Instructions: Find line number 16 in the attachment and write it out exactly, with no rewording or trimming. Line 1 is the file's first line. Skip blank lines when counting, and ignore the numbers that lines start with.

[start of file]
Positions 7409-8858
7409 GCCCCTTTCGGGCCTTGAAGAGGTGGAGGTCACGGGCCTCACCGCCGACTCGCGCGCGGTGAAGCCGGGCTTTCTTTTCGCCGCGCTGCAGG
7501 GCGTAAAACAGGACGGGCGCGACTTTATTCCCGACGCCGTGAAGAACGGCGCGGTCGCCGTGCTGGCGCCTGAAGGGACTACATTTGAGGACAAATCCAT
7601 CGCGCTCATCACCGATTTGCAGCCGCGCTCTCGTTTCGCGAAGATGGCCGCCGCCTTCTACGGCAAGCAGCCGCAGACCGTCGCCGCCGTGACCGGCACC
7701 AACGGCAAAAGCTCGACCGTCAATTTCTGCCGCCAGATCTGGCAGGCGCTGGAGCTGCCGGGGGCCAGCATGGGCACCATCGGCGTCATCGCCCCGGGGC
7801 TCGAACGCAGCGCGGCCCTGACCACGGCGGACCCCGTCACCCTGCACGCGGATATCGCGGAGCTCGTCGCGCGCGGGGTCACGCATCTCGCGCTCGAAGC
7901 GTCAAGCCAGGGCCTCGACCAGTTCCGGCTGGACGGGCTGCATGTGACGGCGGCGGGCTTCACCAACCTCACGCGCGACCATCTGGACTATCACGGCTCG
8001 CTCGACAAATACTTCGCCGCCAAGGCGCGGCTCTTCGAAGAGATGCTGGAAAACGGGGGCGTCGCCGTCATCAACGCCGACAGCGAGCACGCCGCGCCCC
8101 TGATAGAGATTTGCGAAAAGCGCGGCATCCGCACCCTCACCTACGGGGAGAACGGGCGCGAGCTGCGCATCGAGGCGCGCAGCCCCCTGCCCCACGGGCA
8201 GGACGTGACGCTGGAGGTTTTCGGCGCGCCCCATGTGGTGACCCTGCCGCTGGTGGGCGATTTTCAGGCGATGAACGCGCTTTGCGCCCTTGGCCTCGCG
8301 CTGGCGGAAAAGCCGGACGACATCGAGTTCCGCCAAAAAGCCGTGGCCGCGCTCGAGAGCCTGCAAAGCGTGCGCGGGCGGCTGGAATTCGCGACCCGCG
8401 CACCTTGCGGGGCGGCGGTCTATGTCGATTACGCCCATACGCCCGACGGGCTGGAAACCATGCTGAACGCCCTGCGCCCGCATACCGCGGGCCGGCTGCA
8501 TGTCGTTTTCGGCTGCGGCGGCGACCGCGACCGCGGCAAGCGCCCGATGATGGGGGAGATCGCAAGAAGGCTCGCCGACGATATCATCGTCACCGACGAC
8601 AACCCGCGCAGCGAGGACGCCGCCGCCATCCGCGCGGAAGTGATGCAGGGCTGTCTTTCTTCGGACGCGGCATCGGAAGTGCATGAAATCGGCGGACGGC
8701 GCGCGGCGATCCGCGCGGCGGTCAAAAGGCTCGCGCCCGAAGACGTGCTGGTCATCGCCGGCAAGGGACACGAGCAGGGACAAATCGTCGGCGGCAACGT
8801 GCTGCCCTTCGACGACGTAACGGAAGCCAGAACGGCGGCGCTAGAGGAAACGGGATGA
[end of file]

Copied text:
8801 GCTGCCCTTCGACGACGTAACGGAAGCCAGAACGGCGGCGCTAGAGGAAACGGGATGA